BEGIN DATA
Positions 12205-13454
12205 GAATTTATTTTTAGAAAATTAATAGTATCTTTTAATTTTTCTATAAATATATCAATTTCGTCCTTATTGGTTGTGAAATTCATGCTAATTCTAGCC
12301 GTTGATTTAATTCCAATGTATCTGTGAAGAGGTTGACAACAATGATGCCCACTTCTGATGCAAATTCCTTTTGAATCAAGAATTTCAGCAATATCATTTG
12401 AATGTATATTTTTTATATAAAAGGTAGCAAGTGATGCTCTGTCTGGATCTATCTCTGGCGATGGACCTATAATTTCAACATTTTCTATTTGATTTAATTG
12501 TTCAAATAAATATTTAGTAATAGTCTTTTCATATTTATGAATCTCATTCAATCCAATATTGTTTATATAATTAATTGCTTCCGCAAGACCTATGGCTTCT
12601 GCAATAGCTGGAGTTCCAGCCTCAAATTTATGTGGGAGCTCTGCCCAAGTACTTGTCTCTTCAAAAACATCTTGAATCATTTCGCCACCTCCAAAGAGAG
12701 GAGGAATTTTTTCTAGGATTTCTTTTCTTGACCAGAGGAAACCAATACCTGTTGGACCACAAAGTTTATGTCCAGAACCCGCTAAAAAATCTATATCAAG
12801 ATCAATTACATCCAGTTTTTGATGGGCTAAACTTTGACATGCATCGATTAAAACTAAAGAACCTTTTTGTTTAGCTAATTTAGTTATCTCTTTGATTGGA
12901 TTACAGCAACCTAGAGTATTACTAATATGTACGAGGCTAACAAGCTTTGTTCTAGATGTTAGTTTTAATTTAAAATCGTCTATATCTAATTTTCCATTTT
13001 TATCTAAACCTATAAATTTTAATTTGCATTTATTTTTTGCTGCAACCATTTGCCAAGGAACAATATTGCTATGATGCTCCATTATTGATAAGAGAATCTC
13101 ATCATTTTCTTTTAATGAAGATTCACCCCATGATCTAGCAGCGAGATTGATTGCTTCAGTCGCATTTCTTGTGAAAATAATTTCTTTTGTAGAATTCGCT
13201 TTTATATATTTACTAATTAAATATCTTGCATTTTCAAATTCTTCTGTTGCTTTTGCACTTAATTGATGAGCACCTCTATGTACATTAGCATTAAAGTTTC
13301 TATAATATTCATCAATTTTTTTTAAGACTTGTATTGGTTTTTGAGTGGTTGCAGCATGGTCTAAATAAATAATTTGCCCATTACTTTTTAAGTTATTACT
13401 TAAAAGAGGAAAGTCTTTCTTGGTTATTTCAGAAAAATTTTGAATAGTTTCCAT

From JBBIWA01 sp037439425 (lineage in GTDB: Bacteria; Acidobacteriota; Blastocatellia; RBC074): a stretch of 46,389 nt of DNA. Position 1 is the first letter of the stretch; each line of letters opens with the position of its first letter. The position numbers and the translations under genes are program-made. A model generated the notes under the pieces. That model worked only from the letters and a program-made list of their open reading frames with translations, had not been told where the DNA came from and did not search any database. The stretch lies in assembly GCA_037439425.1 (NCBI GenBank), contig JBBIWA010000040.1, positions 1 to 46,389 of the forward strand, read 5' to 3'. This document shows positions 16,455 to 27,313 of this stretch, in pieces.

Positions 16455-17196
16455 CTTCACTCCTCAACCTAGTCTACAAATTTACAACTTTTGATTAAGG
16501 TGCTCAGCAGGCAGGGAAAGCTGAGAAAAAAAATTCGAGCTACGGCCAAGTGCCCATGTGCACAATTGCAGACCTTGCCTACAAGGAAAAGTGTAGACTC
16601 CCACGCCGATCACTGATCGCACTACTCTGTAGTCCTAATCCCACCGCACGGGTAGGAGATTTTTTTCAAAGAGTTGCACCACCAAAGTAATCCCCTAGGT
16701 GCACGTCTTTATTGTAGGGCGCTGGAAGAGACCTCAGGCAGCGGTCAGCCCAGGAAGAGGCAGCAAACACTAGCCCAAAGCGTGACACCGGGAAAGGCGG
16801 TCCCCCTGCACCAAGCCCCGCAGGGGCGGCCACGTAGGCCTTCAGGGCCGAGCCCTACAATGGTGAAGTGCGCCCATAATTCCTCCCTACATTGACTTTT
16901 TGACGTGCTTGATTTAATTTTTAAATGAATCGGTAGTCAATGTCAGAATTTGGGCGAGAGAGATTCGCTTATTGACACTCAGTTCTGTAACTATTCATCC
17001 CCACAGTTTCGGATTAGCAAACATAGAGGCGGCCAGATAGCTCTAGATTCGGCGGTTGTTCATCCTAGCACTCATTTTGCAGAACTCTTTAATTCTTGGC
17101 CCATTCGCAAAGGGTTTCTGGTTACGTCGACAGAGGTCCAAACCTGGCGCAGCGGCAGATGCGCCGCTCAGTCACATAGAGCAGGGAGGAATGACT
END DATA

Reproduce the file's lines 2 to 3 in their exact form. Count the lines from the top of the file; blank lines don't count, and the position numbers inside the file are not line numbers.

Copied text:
12205 GAATTTATTTTTAGAAAATTAATAGTATCTTTTAATTTTTCTATAAATATATCAATTTCGTCCTTATTGGTTGTGAAATTCATGCTAATTCTAGCC
12301 GTTGATTTAATTCCAATGTATCTGTGAAGAGGTTGACAACAATGATGCCCACTTCTGATGCAAATTCCTTTTGAATCAAGAATTTCAGCAATATCATTTG